Bushido - The Way of the Samurai
Bushido has been the samurai code of conduct in Japan for centuries. Based firmly on the teachings of Zen, Bushido was intended to help the samurai master their nature and understand their minds and the universe through direct experiences as well as through fostering strength, self-control and wisdom.
Bushido is based on seven essential principles:
1. seigi : The right decision and rectitude
2. yuki : Bravery and heroism
3. jin: Compassion and benevolence to all
4. reigi : Courtesy and right action
5. makoto: Truthfulness and utter sincerity
6. meiyo: Honor and glory
7. chugi: Devotion and loyalty
Martial spirit and courage were, of course, essential aspects of Bushido. But for the samurai, Bushido‘s highest goal was complete virtue in thought and action. Each samurai followed a carefully-designed regimen of polite ceremony and etiquette intended to promote such virtue. With its emphasis on prescribed form, Bushido helped the samurai harmonize mind with body, enabling them to maintain a certain calmness, or heijoshin (literally, "ordinary everyday mind"), even in the face of hardship. Sincerity, kindness, honesty, filial piety and honor all formed part of the core of Bushido. And they were the seed from which the karate tradition grew. These attributes, and the wisdom, understanding and peaceful strength they promote, are some of karate’s greatest benefits. They are also among Japan’s greatest gifts to the world.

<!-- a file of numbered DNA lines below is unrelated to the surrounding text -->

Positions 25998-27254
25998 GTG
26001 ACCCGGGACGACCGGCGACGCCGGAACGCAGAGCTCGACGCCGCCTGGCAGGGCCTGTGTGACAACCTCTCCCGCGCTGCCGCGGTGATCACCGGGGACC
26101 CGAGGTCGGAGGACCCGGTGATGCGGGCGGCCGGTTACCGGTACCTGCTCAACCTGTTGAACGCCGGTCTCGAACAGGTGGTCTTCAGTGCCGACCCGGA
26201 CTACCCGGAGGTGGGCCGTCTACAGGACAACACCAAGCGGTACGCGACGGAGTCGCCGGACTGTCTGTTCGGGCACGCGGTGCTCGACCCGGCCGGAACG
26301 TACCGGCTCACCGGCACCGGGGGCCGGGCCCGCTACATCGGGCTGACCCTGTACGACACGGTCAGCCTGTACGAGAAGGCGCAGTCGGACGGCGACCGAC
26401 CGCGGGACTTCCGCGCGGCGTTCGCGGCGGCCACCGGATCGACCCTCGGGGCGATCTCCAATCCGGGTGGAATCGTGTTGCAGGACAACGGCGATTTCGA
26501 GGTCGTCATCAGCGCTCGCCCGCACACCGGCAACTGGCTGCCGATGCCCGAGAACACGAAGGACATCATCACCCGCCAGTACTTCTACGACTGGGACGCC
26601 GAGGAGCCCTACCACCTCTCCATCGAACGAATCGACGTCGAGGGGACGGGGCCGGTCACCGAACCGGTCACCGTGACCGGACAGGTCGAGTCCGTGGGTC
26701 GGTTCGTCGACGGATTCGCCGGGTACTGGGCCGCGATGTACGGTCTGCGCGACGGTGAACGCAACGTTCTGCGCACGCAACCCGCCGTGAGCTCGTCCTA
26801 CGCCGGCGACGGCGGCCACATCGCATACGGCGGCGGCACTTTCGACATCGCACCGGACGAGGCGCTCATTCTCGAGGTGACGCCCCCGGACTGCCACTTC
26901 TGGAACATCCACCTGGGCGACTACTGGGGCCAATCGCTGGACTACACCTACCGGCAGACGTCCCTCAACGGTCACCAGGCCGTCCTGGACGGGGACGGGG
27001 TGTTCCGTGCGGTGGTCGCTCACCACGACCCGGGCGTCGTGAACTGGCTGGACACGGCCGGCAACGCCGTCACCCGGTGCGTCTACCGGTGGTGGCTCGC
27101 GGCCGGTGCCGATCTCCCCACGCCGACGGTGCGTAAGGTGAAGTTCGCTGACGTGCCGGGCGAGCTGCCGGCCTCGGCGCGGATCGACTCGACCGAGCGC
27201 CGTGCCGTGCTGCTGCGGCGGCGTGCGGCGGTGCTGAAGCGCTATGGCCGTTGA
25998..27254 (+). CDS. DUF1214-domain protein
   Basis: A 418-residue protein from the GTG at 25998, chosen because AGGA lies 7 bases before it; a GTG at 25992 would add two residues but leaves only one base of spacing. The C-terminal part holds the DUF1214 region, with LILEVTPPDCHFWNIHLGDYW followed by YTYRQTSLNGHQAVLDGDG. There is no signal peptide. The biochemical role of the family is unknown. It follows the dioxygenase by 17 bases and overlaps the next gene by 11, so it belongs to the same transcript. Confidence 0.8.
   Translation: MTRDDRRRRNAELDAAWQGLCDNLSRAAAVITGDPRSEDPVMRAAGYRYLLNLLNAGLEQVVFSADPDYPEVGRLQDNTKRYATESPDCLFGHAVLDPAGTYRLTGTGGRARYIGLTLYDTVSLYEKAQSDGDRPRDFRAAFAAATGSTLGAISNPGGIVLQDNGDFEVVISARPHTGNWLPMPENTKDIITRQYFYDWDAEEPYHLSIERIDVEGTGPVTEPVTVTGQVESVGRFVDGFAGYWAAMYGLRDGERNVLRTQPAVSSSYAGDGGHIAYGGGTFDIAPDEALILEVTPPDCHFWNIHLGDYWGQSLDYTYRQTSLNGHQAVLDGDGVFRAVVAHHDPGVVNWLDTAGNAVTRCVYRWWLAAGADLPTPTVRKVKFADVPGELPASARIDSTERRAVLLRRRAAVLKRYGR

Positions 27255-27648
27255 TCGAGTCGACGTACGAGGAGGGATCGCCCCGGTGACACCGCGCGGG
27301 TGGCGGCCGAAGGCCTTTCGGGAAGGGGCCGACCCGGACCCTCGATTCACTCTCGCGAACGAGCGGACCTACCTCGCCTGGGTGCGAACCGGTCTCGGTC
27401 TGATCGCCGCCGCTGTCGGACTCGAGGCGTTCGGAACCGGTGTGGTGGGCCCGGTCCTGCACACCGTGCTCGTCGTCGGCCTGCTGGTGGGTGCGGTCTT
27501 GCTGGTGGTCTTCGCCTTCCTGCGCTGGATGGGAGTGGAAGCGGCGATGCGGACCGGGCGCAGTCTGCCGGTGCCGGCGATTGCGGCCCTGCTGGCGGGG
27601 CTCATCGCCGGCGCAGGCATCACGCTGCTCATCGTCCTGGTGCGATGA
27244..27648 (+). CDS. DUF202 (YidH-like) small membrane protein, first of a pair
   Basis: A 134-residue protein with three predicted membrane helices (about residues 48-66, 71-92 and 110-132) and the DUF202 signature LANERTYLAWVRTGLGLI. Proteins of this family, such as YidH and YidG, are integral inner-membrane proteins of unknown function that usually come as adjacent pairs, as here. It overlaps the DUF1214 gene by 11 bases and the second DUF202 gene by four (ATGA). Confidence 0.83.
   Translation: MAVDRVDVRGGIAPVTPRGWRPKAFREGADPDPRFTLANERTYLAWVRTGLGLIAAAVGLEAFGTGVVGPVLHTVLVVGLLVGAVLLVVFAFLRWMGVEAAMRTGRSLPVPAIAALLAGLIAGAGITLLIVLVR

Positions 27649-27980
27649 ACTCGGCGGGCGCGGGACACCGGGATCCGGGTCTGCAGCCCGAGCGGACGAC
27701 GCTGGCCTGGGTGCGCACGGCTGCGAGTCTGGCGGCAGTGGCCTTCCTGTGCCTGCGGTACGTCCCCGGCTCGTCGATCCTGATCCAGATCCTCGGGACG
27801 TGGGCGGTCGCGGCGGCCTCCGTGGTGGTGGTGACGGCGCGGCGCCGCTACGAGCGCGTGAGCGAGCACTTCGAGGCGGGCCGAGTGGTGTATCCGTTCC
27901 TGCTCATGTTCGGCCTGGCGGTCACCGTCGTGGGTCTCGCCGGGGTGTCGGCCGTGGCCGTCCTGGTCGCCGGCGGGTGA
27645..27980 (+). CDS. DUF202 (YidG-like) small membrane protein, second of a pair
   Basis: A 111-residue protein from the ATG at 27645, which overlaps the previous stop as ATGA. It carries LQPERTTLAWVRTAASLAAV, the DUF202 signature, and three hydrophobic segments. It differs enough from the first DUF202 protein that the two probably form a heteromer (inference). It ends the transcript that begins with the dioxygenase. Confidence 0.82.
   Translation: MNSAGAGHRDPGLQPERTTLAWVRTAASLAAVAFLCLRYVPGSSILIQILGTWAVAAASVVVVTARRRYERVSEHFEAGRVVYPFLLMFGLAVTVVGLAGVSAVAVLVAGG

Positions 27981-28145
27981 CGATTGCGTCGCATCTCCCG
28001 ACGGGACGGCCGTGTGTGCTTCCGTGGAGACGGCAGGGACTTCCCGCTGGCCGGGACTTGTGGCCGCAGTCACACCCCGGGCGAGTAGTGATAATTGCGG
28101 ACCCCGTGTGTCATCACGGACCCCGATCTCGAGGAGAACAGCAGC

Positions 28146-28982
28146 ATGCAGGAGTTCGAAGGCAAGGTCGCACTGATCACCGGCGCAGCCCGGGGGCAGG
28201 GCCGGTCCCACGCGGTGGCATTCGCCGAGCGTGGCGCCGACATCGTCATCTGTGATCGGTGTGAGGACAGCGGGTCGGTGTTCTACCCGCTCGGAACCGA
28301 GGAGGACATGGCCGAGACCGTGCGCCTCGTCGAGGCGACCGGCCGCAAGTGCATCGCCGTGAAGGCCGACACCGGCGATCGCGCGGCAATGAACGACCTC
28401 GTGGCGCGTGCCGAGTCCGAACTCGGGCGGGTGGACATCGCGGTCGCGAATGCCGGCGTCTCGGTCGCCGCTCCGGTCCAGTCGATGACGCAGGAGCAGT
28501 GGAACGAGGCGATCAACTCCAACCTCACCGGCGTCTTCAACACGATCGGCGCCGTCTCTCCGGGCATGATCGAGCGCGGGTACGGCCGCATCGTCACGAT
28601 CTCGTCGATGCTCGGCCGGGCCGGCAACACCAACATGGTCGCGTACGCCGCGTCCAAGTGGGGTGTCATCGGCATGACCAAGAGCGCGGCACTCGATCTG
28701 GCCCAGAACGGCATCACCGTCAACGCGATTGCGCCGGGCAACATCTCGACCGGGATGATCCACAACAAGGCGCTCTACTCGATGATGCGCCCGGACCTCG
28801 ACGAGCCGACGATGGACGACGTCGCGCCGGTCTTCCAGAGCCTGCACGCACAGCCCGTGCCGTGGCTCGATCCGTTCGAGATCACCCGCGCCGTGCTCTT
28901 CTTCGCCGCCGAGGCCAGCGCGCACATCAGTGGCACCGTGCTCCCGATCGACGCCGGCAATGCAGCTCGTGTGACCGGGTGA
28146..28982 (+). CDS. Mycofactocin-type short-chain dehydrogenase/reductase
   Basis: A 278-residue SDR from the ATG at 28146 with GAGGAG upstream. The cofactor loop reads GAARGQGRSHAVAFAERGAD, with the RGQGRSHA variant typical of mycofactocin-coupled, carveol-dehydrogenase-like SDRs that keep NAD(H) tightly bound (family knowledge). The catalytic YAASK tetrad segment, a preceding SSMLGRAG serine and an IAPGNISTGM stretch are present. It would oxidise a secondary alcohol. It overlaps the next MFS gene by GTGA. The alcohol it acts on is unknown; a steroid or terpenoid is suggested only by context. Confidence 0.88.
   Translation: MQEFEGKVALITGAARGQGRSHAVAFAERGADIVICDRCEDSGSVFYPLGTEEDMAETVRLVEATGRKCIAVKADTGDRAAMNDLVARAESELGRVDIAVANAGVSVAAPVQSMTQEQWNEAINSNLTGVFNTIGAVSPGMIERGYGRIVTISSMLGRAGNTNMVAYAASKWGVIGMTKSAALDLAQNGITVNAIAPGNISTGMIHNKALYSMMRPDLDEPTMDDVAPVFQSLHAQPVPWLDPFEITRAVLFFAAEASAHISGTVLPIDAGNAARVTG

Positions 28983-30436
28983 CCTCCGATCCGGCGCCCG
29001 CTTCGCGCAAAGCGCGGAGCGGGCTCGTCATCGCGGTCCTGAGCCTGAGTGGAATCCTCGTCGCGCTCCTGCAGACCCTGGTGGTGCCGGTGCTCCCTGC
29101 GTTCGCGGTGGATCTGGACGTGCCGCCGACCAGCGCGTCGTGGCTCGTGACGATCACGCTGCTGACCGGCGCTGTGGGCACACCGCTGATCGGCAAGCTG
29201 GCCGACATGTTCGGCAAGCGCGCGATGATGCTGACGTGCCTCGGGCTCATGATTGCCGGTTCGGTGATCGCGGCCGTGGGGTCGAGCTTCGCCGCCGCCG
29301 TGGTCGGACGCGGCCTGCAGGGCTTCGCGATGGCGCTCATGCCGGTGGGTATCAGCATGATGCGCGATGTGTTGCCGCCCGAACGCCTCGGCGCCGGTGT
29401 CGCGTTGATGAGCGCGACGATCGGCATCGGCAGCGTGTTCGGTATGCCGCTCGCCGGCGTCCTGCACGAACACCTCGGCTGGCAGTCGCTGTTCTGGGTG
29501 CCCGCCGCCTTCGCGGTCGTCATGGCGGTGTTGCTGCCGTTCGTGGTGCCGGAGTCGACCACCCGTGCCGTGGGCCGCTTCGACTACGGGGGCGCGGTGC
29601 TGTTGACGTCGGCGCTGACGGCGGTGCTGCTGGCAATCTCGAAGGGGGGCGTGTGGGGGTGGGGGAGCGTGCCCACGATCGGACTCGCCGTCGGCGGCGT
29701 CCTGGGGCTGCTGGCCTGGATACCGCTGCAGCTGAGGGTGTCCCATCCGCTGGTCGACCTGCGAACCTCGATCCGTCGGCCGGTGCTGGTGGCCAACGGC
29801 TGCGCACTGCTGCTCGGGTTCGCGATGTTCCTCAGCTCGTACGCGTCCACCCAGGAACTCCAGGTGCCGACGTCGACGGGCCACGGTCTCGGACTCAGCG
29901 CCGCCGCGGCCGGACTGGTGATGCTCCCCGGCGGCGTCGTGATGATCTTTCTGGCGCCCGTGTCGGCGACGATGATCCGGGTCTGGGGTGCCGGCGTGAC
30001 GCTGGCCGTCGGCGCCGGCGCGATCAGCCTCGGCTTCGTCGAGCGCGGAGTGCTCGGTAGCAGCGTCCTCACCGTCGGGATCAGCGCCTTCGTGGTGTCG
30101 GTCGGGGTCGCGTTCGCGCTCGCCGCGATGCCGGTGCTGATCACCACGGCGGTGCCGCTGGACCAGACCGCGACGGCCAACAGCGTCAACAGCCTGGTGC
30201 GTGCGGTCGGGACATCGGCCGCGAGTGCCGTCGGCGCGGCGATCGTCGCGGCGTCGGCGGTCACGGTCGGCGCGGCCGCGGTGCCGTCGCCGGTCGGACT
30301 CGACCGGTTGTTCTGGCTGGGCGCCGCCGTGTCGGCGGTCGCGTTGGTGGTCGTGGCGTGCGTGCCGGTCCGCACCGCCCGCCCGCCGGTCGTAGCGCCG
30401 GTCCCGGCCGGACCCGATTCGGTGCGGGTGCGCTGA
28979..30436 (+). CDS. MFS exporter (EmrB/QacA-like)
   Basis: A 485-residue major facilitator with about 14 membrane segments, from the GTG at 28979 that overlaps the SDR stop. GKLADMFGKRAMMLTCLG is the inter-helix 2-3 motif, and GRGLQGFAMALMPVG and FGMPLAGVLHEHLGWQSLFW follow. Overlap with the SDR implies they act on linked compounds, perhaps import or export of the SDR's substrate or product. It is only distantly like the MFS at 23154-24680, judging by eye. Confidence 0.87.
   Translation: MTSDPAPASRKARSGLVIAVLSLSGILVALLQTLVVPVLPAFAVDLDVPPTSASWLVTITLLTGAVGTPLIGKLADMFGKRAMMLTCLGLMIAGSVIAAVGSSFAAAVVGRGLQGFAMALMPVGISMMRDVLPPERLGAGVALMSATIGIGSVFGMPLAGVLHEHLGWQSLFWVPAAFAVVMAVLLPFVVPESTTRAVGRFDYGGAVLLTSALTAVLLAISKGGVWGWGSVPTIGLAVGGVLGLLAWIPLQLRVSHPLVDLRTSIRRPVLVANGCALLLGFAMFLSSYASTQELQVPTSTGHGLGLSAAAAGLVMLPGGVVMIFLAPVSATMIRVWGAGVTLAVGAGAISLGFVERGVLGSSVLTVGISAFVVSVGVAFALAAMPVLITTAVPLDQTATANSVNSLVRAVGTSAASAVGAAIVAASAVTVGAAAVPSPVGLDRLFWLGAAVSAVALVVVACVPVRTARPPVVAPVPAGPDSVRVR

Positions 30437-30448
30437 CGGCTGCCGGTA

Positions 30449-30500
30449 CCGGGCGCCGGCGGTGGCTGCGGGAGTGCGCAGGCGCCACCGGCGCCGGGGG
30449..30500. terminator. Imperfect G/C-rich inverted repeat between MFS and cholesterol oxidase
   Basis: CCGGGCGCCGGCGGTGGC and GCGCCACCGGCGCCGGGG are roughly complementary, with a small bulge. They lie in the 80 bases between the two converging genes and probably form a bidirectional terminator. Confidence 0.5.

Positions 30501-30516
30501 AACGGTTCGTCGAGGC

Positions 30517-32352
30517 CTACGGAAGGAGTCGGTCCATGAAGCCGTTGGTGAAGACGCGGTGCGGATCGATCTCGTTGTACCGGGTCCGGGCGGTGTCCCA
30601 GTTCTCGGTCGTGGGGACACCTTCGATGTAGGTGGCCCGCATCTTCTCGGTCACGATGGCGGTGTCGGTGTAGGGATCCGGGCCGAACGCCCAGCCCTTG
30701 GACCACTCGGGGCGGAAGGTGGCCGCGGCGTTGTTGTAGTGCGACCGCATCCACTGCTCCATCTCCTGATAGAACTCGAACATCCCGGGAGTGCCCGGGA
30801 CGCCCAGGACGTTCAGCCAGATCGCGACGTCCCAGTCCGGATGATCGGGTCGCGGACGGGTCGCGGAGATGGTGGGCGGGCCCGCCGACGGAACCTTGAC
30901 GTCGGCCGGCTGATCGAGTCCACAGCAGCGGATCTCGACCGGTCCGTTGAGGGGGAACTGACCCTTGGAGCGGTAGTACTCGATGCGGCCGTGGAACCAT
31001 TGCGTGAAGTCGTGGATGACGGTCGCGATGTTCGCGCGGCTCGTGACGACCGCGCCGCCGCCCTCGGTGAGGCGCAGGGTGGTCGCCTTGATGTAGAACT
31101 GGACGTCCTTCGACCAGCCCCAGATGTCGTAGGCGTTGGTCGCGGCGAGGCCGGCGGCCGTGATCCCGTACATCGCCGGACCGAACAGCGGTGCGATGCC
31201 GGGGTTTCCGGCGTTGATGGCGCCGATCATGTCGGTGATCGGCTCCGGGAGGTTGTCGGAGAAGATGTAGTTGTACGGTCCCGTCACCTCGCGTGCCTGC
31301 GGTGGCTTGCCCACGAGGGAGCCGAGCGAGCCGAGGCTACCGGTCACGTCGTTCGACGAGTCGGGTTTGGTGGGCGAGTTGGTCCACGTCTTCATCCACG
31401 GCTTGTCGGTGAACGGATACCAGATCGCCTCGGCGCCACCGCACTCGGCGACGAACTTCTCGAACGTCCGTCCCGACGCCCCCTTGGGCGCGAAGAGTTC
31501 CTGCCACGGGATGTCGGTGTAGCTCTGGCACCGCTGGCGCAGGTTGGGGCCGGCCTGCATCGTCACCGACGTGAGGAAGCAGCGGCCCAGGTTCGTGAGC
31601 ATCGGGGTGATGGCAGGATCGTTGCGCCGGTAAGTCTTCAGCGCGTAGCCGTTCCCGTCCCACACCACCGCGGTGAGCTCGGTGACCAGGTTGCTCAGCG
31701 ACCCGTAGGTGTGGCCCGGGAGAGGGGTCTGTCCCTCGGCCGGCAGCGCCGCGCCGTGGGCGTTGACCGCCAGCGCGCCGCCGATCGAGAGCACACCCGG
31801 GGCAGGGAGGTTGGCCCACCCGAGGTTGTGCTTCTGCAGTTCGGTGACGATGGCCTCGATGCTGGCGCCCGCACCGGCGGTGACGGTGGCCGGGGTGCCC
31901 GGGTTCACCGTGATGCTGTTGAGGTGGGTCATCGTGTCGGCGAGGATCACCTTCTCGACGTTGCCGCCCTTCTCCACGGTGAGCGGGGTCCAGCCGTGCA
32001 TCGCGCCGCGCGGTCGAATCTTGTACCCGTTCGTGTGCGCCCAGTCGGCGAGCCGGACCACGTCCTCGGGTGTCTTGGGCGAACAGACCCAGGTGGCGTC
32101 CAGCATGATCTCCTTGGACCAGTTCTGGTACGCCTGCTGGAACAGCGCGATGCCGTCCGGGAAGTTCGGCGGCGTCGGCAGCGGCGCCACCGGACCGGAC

Reference: Japan Karate Website - www.jka.or.jp